You know what I say? I mean, of course all those things... everything is written, and we’re just living it through. But it’s a chemistry thing. It’s just simple down to that. With all the artists that I have chemistry with, I’ve had bodies of work with—whether it was Nas or it was Amy or it was Jazmine Sullivan. Whoever it is, it’s effortless. It’s still putting effort into it, but it still comes down to “that’s the record.” They just stand up, and that’s what y’all have heard. Now, the other 500 that y’all have never heard, it just keeps going. I’m like, “I want to do this.” He’s like, “Nah, I want to go this way.”

I’m like, “Come on, man. Put that out.” He’ll be like, “Nah.” Or I’ll be like, “Yo, go with that record.” He’ll be like, “I don’t like it.” I’ll be like, “Then go with that record.” He’ll be like, “I don’t like it.” We have that ongoing conversation forever-ever.

It’s just always the ability to create when necessary. It’s not hard to do. But that’s also me not being just a beatmaker, but being a full-fledged producer where somebody can actually say something to me in words and I can bring it back in music form not too long after.

Some cats are really stuck in their drum machines and whatever samples they found that week and how hard they can bob their heads, and they haven’t really gotten that far outside of it, but I can literally hear something and say, “OK. That’s what you want to do? Boom.” And still make it feel like that. So when I decide I want to make everybody in New York go, “Don, Don, Don.” Then, that’s what we get.

 

Nas is his hardest critic, in general. He normally has to write something, leave it
alone, and then come back to it. Most of the time, he’s not going to write it tonight and be like, 'Yes.'

 

Nas is a virtuoso.

Yeah. But Nas is his hardest critic, in general. He normally has to write something, leave it alone, and then come back to it. Most of the time, he’s not going to write it tonight and be like, “Yes.” But even right now, like, if you look at him, you can tell. Look at him now and look at a picture of him from seven or eight years ago. You can tell, like, “Alright, cool.” He’s conditioned to do what he’s on.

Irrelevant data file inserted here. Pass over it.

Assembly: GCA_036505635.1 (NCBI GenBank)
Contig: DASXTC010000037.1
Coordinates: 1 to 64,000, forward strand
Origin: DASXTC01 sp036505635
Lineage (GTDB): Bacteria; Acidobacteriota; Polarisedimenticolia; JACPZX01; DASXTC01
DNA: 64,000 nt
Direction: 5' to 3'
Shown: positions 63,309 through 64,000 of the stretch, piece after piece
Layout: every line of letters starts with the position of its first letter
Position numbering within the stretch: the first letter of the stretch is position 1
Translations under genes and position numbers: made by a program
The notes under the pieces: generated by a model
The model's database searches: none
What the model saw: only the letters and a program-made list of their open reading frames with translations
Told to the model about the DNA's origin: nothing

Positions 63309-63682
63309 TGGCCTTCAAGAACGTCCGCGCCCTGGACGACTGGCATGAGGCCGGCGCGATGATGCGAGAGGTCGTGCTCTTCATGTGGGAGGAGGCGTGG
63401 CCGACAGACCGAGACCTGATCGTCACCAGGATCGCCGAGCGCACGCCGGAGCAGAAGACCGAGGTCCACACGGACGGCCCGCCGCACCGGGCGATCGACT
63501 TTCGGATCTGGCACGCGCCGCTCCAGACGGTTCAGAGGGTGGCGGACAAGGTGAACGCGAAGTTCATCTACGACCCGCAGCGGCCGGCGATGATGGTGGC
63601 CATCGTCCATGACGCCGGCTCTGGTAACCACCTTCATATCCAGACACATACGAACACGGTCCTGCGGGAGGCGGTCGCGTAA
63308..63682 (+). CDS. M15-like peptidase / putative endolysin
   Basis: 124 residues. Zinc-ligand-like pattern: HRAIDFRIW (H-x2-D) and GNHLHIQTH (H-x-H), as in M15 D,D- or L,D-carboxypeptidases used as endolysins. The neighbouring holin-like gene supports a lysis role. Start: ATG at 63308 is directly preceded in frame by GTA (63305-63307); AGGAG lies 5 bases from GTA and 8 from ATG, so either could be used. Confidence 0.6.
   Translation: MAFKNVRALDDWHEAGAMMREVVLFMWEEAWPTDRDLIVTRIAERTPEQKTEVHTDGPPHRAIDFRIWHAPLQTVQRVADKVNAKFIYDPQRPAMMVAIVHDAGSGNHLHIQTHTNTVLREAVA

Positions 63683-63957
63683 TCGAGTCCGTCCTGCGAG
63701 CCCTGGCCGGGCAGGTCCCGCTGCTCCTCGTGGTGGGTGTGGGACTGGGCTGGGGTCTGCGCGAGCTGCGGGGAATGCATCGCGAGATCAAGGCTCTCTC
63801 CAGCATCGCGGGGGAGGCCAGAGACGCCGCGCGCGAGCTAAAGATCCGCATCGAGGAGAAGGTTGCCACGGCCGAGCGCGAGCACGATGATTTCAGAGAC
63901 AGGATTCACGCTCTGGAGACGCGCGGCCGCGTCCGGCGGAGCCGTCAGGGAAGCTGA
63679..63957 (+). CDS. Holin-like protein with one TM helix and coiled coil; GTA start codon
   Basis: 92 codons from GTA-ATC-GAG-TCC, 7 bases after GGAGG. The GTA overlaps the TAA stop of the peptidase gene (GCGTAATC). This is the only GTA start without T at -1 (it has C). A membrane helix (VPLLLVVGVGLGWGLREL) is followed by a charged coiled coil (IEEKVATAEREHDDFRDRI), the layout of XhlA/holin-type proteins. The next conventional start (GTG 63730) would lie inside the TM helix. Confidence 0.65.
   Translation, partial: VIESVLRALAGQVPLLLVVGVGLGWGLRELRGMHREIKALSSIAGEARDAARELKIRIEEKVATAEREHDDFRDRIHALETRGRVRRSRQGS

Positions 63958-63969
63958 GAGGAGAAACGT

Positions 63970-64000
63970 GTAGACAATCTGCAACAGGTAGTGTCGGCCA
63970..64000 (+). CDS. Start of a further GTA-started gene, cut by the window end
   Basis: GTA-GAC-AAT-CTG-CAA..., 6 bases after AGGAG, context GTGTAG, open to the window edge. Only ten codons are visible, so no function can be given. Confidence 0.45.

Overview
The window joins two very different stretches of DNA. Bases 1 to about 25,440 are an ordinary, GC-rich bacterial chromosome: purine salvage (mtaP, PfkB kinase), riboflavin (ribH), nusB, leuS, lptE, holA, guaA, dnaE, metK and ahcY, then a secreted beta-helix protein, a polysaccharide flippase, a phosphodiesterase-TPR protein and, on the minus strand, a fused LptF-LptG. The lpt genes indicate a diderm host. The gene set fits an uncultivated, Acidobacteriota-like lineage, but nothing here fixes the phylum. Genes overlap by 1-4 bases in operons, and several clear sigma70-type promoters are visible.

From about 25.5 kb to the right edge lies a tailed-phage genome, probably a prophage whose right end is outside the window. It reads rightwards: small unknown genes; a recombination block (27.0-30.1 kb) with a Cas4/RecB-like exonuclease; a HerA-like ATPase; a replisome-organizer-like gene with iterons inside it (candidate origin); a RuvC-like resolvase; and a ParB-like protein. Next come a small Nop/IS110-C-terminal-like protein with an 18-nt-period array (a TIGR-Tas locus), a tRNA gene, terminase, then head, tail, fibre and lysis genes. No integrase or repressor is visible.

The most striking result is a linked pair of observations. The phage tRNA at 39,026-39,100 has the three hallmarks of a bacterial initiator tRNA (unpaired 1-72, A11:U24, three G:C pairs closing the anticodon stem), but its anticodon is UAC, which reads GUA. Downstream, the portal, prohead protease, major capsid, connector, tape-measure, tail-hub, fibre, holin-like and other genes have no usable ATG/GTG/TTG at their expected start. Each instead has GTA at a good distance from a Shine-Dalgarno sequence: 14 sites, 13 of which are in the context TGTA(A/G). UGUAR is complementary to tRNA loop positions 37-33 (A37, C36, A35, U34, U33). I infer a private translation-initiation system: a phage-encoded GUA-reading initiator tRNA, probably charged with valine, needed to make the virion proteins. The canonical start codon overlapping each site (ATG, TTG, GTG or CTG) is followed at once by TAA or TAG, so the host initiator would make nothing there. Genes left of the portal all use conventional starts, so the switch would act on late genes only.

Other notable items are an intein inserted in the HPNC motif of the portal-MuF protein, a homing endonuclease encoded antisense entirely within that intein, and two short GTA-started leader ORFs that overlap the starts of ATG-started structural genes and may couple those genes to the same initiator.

It’s so interesting to hear you talk about the ebb and flow of it.

Right. I mean, the reality is there’s so many layers to what Nas can be, creatively, that even most people working with him wouldn’t necessarily see what I see. But then also, we talk a lot. Dealing, over the last ten years, with whatever was going on—not even just records, just in general. Me and him have kept up a lot.

So by the time we got to make the record, I already had... I knew what they lay of the land was from the last set of records, but I also remember, “Oh yeah, remember such and such idea you had?” He’ll be like, “Oh yeah. That’s right.” I’ve got a mental catalog of things, but that’s good when you have that flow and you can do that. I’m happy that this Life Is Good project is feeling as good as it is, because it’s a good time to do it. There hasn’t been a summer album from Nas in a long time.

So did you work with No I.D. on this record, or was Nas doing kind of separate work with you, and then separate work with No I.D.?

It was separate. I mean, at one point, No I.D. came to the crib, so we were all hanging out, and then No I.D. has a spot here in L.A., so I go through there. So we were hanging out and seeing what’s what, but it’s always there. On this album, not so much, because I’ve been running around doing a lot of stuff, but on a lot of the early albums I would be around, a lot of times.

Even on God’s Son, basically what happened was, when he called me, he was like, “Yo come through.” I was in Miami with my feet up, chilling, and I hadn’t done anything that year except for Amy Winehouse. I had just moved to Miami. So I just drove up to Orlando, and then I was just riding, like, “What up? Another week? Alright, cool. Whatever.”

So that’s why our chemistry, just as far as being able to get stuff done, really just flowed. And then, I was always the person reaching out, whether it was other producers—like me and Alchemist in the studio, me and Large Professor. If something comes up, Buckwild sends me some stuff or whoever it is.

I be hitting Pete all the time. There’s this one beat I heard from Pete like 20 years ago. I’m like, “Come on, Pete. Find the disc” [Laughs] I’m that dude, as far as that situation. I was always just trying to keep the community flowing, like, “Whatever. Alright. Cool.” Put it in his face like, “Yo you like this? I like it. I think it’s crazy.” Straight up, however he wants to deal with it. Like, “I love that record. Play that again.”